“Make no mistake, there are challenges which we are all facing with the terms and conditions of AirBnB that don’t marry nicely with our standard terms and conditions, but ultimately, an agency that adapts to these new opportunities and embraces them, will have more longevity and future security than one that doesn’t.”


How will ‘sell your own’ sites impact sales?

It’s no secret ‘sell your own property’ sites have been popping up here, there and everywhere over the last few years.

And while so far, they have managed to secure only a tiny portion of market share, as per Lois’s advice, if agents don’t adapt and offer similar technology, combined with excellence in service, we may find their share of wallet growing significantly and rapidly.

Agency principal and EAC director, Bruce Styles, notes while regulations seem to be tightening for agents at the moment, the same can’t be said for ‘sell your own’ options, which may leave sellers out of pocket and unprotected.

“Consumers who avail themselves of the services of these providers do not receive the protection or hands-on experience offered by the traditional agent,” says Bruce.

“While the apparent savings offered by the private sale of their home appear to be worthwhile, the harsh reality is, in many cases, the vendor does not receive the same level of competition and subsequent higher sale price they would receive if they used a reputable agent and followed their advice.”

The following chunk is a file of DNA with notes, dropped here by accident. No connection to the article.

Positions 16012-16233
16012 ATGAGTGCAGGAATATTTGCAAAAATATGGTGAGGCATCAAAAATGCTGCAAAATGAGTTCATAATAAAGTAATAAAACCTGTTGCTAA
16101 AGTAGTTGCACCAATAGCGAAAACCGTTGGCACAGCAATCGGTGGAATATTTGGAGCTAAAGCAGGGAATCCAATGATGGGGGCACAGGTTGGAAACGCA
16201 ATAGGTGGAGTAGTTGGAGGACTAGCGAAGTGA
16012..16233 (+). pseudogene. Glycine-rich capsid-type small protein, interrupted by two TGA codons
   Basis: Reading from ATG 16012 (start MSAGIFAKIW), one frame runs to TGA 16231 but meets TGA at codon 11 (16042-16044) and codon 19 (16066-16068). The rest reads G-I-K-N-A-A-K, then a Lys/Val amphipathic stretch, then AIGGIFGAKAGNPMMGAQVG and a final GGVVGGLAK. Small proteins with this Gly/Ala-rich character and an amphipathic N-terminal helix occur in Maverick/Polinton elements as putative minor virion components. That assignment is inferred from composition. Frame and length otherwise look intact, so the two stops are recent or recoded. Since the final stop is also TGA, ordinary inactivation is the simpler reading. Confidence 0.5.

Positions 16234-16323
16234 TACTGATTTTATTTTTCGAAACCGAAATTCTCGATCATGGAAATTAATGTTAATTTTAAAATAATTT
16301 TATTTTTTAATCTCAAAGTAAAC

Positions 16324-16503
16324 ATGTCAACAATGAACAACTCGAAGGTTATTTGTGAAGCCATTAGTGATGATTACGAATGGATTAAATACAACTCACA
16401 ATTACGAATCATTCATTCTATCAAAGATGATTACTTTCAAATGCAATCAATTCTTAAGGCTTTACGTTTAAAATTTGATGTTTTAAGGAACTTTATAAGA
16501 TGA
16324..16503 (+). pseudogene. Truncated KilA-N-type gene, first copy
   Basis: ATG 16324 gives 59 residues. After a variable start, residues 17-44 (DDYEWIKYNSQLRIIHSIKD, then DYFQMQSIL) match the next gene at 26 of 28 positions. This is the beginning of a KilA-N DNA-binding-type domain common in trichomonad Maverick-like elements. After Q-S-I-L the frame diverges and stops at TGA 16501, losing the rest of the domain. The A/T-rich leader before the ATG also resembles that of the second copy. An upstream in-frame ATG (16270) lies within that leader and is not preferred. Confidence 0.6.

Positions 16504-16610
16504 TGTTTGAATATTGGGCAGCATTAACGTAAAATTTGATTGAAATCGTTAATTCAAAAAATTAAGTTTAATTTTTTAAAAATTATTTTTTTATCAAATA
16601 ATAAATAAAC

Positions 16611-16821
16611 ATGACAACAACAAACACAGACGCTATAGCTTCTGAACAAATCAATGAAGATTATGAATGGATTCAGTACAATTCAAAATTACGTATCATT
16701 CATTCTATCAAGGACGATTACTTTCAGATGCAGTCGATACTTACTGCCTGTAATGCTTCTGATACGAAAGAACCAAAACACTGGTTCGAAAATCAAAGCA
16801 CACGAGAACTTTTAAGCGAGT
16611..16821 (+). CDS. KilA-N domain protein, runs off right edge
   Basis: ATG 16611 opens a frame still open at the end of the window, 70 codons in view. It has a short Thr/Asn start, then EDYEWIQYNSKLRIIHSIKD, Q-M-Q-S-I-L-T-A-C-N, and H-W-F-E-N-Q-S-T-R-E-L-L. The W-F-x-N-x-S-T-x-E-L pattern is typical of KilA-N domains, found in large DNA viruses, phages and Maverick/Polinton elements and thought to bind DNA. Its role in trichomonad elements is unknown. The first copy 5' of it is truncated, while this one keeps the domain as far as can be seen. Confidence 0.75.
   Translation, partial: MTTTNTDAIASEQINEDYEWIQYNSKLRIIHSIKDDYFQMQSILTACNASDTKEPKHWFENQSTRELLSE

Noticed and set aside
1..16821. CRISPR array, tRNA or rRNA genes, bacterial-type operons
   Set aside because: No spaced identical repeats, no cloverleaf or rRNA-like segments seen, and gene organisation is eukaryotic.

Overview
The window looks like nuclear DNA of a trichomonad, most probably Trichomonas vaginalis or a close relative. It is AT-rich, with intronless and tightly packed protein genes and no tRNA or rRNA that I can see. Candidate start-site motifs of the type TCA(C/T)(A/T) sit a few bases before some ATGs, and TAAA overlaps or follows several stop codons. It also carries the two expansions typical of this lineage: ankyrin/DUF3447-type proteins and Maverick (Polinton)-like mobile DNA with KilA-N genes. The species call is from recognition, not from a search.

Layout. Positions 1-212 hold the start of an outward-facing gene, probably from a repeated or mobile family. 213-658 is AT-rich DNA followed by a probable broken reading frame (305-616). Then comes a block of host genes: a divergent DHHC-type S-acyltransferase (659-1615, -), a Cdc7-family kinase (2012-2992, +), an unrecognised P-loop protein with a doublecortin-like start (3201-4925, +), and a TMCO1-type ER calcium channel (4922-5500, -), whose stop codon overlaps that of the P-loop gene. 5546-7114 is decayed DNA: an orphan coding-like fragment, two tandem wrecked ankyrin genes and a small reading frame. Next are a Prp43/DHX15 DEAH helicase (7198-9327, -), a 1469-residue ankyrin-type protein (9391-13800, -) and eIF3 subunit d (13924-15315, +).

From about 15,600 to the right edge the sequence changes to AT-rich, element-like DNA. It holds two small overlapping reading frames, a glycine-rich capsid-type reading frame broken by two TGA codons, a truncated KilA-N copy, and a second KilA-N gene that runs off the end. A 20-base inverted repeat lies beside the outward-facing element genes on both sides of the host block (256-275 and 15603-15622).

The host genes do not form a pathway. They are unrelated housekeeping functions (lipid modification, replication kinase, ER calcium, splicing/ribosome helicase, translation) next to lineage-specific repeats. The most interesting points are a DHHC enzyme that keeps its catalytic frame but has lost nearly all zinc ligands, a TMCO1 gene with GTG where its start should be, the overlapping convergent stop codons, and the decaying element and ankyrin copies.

“This is a situation which is exacerbated by the current softening of the market and the increased diligence of finance providers resulting from the Royal Commission into the finance industry. Banks have tightened up their lending criteria and that has led to a slowing of sales.”

Both sellers and buyers should exercise caution and do their due diligence when selecting their approach to sales, and certainly consider both the financial and legal implications of ‘sell your own’ options.

Similarly, it’s important agents understand the motivations behind such choices and begin to evolve their service to incorporate more and better technology that can continue to enhance their communication, transparency, marketing and approach.